Happy Holidays! 2014 is almost over, but updates keep on coming. Last week we had some awesome news and information. This week we’ve some useful information that Delerme CPA can help you with.
The Affordable Care Act (ACA) has brought monumental change to the U.S. healthcare system, and its impact on taxpayers and accountants continues to be no small matter either. Here we offer the following tips and advice about the law and its requirements, as we head into tax season.
- We have a rise in the medical expense deduction threshold from 7.5% of adjusted gross income(AGI) to a now a 10%. This does not apply to the taxpayer or their spouse if they are 65+ years of age, but after 2016 that waiver will change. Medical expenses are deductible only if cost exceeds 10% of AGI.
- The employee portion of the Medicare tax on wages is increased by .9% on wages in excess of $250k/$125k/$200k for married people filing jointly/filing seperately/ or single people. There’s a FICA Tax that comprises a Social security tax equal to 6.2% of wages up to the taxable wage base and a Medicare tax equal to 1.45 percent of all wages. Both employer and employee are subject to this FICA tax. Under the ACA, Medicare tax is increased an additional .9% on wages in excess of the amounts noted above, this addition .9% is levied when an individual’s wages pass the $200k mark. The taxpayer is not liable for the additional .9% tax because of a combined income with their spouse is less than $250k.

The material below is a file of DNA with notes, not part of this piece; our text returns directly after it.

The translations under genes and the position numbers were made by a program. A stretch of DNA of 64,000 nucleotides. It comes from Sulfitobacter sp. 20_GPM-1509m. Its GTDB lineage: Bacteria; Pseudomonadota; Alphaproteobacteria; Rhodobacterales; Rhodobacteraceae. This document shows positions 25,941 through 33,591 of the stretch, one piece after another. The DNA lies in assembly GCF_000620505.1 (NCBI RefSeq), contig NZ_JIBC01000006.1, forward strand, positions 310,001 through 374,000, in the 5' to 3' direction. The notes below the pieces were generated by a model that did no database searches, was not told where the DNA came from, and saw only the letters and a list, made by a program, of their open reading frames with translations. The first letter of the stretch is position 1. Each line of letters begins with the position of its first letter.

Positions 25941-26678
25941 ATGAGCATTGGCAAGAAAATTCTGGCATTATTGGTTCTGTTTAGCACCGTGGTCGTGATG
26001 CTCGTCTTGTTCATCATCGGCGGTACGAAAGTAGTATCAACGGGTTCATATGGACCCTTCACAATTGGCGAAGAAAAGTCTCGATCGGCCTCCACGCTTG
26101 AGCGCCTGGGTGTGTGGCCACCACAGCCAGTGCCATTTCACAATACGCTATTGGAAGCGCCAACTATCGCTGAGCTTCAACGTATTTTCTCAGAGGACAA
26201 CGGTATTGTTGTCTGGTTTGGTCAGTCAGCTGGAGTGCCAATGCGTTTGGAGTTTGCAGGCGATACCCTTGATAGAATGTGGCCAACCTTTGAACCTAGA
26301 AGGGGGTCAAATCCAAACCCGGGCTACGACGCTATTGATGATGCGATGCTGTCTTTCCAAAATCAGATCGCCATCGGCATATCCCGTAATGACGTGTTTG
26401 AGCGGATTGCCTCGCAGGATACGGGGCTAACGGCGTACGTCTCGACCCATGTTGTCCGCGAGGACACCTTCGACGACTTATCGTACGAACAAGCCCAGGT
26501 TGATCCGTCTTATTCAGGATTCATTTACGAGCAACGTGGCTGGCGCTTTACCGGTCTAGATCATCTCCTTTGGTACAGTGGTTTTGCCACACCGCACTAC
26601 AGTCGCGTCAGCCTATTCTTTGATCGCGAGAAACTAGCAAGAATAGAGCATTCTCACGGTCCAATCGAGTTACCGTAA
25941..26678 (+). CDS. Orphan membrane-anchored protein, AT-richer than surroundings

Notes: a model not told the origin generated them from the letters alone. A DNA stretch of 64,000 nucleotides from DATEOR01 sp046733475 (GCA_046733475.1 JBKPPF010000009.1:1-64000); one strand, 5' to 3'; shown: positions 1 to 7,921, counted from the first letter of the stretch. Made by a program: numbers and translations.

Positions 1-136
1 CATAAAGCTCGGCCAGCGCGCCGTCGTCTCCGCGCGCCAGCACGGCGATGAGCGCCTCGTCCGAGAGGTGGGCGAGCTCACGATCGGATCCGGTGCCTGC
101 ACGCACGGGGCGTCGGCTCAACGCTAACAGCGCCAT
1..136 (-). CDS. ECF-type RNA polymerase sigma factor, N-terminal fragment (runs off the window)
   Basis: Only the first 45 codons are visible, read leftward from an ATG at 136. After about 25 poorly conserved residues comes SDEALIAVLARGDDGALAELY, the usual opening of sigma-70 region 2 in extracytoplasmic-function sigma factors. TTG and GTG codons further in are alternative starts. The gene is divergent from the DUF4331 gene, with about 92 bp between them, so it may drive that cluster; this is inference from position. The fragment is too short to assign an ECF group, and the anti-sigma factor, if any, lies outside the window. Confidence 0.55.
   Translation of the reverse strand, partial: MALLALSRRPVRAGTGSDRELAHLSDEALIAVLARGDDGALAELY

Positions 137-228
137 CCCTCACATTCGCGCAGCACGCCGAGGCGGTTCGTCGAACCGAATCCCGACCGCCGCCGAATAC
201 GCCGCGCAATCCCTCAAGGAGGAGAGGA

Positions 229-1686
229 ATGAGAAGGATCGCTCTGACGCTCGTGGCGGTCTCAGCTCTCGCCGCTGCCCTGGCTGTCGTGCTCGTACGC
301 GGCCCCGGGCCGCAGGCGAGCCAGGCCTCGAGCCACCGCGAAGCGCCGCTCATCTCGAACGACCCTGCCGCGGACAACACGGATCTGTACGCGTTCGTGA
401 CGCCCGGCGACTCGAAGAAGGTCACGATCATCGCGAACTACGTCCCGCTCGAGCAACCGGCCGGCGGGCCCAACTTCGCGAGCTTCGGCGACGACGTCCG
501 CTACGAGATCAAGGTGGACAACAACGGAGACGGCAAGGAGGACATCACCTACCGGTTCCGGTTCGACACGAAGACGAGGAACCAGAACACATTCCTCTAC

- Taxpayers with a modified AGI of more than $250k/$125k/$200k, as noted before, are subject to a 3.8% medicare contribution tax.
- The excise tax for non-qualified payouts from a health savings account rose from 10% to 20%
- Those who receive advance credits when buying insurance from an exchange must file a tax return to reconcile income and advance credits.
- Insurance companies distinguish ACA coverage by ranking them according to their actuarial value, or the percentage the carrier will pay before the insured gets involved. There are four coverage tiers: platinum, gold, silver, and bronze– in that order with platinum being the highest and bronze being the lowest. Someone covered by a platinum plan will have lower out of pocket costs that someone covered under a bronze plan, but the monthly premium for a platinum is much higher.
- Self-employed taxpayers able to deduct health insurance premiums are best served by enrolling in the premium metal plans.
And just in case your client says the heck with ACA requirements and you decide to skip insurance, say the penalty for being uninsured in 2015 is the greater of $325 per person or 2 percent of household income. The maximum penalty for a family is $975. Of course, in light of the recent election, many are anticipating changes in the ACA in the coming year.
If you have questions or concerns will always be here to try and answer any question you have. Happy Friday and Merry Christmas.